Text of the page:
Support The Moscow Times!

Airlines Need to Lose Weight for Low-Costers to Take Off

In-flight meals and luggage transport could become optional extras for airline passengers as the authorities think up ways to create low-budget airlines in Russia.

Russia's current Air Code specifies that airlines must serve meals, transport a set amount of luggage at no extra cost and offer ticket refunds. Experts have said that setting up a low-cost service in Russia is proving difficult, because budget airlines tend to charge extra for these services to make up for the cheaper tickets.

Under the Transportation Ministry's new proposal, airlines won't be required to serve food and hot drinks to all passengers, Vedomosti reported Thursday. In August the ministry also proposed charging extra for luggage. Currently, airline passengers can bring at least 10-kilograms-worth of checked-in luggage with them for free.

Russian airports' average tariff for servicing one passenger on an internal flight is 221 rubles ($6.6), the report said. Baggage registration and handling accounts for up to 20 percent of this fee.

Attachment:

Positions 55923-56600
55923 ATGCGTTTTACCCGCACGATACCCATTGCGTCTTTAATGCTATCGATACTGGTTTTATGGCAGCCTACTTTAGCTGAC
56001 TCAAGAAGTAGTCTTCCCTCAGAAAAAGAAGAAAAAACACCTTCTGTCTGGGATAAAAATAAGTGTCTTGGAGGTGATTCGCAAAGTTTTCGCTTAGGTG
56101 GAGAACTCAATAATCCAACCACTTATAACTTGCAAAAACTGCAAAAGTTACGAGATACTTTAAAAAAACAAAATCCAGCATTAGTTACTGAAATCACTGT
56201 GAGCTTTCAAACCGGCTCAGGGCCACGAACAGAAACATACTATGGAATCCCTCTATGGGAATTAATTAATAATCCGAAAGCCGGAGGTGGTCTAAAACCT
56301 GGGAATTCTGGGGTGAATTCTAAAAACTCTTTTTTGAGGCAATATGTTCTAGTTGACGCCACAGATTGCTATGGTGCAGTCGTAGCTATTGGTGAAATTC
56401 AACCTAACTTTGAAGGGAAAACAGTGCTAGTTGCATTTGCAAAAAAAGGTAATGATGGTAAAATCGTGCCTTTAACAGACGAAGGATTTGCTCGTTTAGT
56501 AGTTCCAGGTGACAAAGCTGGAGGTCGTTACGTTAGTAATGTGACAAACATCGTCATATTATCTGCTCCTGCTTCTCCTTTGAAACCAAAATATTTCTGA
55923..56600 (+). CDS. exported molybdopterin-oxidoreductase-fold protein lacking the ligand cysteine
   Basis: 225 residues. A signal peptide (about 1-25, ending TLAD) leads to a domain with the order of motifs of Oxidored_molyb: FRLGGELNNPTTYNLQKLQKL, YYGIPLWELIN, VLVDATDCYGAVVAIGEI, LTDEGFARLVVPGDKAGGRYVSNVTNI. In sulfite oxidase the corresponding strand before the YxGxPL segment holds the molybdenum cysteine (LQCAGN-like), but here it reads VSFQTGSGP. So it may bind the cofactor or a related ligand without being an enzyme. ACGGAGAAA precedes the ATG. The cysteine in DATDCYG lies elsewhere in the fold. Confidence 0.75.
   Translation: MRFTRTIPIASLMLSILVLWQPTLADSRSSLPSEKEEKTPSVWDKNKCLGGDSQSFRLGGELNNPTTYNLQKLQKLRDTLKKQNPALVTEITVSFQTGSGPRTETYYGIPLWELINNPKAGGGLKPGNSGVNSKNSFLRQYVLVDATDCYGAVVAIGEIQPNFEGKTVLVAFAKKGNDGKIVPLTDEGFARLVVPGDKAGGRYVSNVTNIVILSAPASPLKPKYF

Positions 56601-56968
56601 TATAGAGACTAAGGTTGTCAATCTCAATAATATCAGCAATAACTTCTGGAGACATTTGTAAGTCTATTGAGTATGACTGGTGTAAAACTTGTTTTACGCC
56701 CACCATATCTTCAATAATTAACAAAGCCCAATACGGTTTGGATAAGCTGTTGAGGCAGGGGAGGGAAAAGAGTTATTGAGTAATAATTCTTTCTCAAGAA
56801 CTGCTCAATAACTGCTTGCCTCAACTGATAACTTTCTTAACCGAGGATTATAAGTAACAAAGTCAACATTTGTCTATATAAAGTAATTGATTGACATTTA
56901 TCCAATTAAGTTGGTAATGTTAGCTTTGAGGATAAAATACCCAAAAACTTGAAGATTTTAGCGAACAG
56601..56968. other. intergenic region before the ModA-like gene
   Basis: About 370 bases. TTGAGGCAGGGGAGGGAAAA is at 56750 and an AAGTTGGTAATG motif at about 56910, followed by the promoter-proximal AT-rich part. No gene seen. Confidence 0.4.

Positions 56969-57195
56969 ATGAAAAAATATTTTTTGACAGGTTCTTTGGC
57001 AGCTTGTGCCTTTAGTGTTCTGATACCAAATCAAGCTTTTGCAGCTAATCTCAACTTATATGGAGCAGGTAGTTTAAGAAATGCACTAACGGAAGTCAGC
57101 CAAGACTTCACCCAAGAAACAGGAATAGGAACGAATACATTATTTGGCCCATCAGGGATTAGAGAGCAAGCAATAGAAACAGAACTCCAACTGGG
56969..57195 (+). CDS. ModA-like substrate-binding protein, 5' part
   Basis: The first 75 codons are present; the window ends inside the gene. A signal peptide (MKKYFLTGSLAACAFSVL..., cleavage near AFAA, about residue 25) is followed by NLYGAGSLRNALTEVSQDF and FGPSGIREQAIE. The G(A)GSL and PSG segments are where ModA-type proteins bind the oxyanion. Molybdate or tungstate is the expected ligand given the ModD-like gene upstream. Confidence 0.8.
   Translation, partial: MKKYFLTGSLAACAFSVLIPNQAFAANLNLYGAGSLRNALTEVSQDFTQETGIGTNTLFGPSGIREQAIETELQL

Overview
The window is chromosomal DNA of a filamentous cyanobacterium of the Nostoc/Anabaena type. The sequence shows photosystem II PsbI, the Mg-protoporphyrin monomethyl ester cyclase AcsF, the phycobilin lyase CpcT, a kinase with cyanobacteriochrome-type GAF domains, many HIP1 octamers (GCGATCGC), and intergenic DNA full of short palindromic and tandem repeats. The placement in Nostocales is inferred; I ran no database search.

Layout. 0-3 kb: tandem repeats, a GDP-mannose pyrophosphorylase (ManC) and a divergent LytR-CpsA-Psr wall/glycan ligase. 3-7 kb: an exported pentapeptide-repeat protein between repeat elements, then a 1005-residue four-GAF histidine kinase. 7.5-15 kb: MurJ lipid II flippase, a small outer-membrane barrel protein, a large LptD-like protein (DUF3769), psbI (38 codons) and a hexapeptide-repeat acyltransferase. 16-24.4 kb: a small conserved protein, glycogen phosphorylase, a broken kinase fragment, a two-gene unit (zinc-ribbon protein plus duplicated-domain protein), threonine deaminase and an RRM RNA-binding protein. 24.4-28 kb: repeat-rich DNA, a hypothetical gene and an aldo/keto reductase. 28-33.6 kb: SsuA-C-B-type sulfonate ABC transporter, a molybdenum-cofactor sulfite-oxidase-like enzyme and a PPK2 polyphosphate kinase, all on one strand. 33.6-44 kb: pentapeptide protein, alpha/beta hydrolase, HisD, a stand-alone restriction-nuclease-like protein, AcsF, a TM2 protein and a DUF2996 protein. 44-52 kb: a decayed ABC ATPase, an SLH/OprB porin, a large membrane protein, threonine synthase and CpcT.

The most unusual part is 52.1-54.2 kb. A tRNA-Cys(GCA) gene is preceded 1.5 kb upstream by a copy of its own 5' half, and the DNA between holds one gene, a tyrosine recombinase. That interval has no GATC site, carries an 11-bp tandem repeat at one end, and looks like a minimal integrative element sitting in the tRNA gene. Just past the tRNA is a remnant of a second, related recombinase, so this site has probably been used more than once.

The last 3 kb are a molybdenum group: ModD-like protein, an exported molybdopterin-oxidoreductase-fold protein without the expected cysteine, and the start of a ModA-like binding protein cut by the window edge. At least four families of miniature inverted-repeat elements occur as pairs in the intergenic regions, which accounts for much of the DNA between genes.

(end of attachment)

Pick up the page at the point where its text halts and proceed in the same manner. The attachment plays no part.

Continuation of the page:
By charging extra for luggage, airlines can save on baggage handling costs and use the extra room on the planes to add more passenger seats, the ministry said. A Boeing 737, for example, can save 50,000 to 90,000 rubles on each flight by adding 2,000 kilograms of passenger weight.

Read more

Independent journalism isn’t dead. You can help keep it alive.

As the only remaining independent, English-language news source reporting from Russia, The Moscow Times plays a critical role in connecting Russia to the world.

Editorial decisions are made entirely by journalists in our newsroom, who adhere to the highest ethical standards. We fearlessly cover issues that are often considered off-limits or taboo in Russia, from domestic violence and LGBT issues to the climate crisis and a secretive nuclear blast that exposed unknowing doctors to radiation.

Please consider making a one-time donation — or better still a recurring donation — to The Moscow Times to help us continue producing vital, high-quality journalism about the world's largest country.